Task 2 – Explain the difference between sequence of development and rate of development and why the difference is important.
The sequence of development is the order in which development takes place. Although some stages of development may be missed (for example some babies do not crawl and go straight from shuffling to walking) the sequence is usually followed by children and the order usually remains the same.
The rate of development is the time-frame given for the average development of a child expected at a certain age, i.e. at one has started to walk. All children are unique and will develop at their own rate. The rate of development is just a guideline. For example: some babies start teething from 6 months and some of them start at 9 months. Some babies can start making sentences at around 1 year; others can only speak few broken words.
The sequence of development generally remains the same. The rate of development can change considerably and many other factors such as individual growth patterns, social background, health and nutrition, disability and learning difficulties can have an effect on it. It is important to know the difference between the sequence and rate of development as it helps to meet the children’s individual needs. It helps you recognise if any children have special educational needs and helps you plan to make sure they are getting the help and support they may need.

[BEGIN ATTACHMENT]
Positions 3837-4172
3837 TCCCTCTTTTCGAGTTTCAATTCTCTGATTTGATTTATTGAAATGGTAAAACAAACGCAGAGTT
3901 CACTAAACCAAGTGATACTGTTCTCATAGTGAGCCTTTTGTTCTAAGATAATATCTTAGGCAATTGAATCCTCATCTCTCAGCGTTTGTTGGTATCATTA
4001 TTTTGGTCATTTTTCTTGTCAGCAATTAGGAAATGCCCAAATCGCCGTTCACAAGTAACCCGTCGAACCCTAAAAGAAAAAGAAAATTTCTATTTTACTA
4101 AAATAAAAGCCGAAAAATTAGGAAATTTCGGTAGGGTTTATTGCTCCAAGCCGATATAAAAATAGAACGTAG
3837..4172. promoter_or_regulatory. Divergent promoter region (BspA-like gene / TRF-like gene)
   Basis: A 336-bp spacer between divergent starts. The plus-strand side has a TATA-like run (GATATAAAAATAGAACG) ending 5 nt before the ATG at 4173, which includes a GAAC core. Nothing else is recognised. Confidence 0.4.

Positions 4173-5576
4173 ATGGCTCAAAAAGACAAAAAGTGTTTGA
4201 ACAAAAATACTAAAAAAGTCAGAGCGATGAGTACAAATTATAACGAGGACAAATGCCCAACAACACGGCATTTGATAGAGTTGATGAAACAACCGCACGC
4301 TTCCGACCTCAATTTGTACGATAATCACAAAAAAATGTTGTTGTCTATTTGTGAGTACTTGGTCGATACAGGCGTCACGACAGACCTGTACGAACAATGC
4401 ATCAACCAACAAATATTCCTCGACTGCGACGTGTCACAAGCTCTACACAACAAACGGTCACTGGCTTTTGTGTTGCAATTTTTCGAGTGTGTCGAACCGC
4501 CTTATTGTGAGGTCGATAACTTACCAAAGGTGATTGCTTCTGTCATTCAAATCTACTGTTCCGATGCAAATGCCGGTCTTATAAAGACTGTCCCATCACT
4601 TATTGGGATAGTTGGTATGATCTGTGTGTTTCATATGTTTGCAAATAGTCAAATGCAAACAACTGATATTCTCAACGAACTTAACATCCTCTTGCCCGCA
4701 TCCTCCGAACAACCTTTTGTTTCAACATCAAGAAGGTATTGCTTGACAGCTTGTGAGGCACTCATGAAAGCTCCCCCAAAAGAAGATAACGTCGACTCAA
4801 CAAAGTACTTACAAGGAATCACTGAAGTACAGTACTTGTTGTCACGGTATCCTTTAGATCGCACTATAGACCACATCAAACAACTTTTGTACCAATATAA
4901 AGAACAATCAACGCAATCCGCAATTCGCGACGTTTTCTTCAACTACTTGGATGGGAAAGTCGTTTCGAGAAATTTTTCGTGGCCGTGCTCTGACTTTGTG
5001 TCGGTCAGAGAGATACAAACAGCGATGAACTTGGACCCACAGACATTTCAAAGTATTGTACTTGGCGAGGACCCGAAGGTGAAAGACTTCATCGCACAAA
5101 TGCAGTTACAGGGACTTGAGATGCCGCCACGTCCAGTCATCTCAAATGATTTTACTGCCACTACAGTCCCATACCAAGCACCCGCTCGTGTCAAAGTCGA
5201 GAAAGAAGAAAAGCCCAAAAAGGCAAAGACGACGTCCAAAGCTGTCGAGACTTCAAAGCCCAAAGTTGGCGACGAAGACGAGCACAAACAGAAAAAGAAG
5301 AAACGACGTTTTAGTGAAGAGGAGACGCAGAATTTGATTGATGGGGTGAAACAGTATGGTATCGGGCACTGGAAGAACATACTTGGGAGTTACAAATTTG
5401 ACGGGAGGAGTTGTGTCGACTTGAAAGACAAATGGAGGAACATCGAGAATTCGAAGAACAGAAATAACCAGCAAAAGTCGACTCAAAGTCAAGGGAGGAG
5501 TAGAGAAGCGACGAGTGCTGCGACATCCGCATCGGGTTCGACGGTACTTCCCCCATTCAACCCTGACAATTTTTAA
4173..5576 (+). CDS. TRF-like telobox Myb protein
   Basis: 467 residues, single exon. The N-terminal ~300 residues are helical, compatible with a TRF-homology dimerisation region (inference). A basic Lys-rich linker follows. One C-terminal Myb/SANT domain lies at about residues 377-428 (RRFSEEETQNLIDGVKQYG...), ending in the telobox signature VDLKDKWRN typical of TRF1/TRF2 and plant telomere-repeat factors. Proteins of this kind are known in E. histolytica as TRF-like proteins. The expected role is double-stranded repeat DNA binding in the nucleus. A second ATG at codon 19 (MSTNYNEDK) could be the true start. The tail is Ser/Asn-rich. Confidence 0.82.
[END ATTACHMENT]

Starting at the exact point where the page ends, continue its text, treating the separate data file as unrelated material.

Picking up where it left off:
Practitioners must have a good understanding of the child development rates.
•Carry out assessment and observation effectively. It is required for practitioners to make development comparisons between a child’s actual development stage and expected development rates.
•Offer appropriate activities and experiences. This will be informed by observation, monitoring and assessment of individual children.
•Anticipate the next stage of a child’s development. This allows the practitioner to provide activities and experiences that will challenge and interest children, therefore, stimulating the child’s learning development.
•Notice when children are not progressing as expected. Although children develop at different rates, significant delays in one area or many delays in several areas can be an indication that children need intervention and extra support.
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